Meg: Absolutely, you got to have that. I totally agree.
Jeff: When you say sneaking up on it, Lorien, do you mean like finding a back door way to break your characters?
Lorien: Yes or just for me, psychologically, the the idea of tackling this huge subject matter is too big. So I need to find this very small little window to sort of climb in to sort of get access to it because like, I have a huge, a huge idea. It's personal to me. It's big theme and it just feels like a giant moon, you know, I don't know how to land on it. So just trying to find a fun way to sort of get access to it.
Meg: And then let that create the next thing and the next thing and the next thing. Yeah, I think that's super smart. And now, of course, there's other writers that I've met who are idea guys or idea gals, right? They just have this idea and that idea and this idea and I'm like, well, what have you written? Which one of those are scripts? None, but I have...Meaning you can also use an idea to avoid actually doing the work because you're halfway through realizing, oh my god, this idea I had doesn't work. It's not as good, but I have a new idea! And that's great. But that's the other end of the spectrum, right? Where my advice to those people is no, no, no, no. Go back and make that work. But it's not going to be good. Maybe or maybe it's going to be great, but you actually are way too early to do that. And even, let's say, worst case scenario, it's quote unquote not good, but you started it, so it needed it needs to teach you something. You're never going to learn it if you bounce out as soon as it gets hard. I'm talking to myself right now, remember, because I have this thing I'm not doing. So it's just about pushing back into it and just knowing the value is in doing it sometimes, especially for people who pop out and use ideas to avoid. So if you're one of these people who have tons and tons of ideas, then you know, I'm going to put a challenge out to you or homework. Let's do some homework, you know, go look at your ideas.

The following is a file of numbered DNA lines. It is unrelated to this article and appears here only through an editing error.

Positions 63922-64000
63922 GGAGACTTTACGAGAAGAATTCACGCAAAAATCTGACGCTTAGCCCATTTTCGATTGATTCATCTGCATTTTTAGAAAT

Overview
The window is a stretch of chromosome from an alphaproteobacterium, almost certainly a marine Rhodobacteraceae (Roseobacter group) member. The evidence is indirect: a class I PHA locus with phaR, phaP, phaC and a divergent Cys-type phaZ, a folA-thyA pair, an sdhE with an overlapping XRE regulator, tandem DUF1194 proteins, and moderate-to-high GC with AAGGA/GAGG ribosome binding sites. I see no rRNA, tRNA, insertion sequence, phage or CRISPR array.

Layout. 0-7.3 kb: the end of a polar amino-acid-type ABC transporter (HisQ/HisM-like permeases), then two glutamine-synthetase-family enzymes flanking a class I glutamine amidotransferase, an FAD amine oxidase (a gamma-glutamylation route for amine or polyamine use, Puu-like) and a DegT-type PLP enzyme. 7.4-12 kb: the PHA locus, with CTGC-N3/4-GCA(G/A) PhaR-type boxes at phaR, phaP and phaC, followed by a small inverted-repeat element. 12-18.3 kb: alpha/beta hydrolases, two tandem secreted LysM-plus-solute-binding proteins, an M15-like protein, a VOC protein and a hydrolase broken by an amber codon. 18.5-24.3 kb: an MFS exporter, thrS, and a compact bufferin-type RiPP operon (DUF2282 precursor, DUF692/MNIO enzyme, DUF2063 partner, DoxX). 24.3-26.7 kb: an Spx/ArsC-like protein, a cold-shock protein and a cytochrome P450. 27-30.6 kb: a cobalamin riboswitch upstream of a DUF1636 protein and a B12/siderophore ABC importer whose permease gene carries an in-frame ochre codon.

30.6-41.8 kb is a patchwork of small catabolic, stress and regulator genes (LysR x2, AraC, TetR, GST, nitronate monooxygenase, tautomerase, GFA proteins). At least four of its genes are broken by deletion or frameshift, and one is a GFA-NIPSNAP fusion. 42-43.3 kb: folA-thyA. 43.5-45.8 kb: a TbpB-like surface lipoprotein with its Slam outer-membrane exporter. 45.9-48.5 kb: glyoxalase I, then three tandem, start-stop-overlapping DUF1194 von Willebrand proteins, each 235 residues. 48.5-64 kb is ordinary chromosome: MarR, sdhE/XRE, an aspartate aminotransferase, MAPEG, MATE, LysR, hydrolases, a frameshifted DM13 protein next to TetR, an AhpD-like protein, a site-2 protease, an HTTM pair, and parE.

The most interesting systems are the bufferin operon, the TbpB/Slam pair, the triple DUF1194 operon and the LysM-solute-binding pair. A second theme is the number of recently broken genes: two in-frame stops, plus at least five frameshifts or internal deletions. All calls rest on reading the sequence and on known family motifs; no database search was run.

Lorien: Suddenly this podcast is a terrible idea. Now I have an assignment that I have to come up with and homework.
Meg: No, if you want to. Some people like homework, some people are type A and they actually like it and if you don't, don't do it.
Lorien: Well that's what's gonna happen is that I like homework so I'm going to do it.
Meg: Pick an idea and do one thing that we talked about today on that idea, you could do the spitball. You could look at the main engine elements and see if you can fill in the blank, right? And maybe we can put up somewhere what those elements are for people. I don't know, Jeff, if we can figure that out.
Jeff: We'll put in the description of this podcast is what we'll do.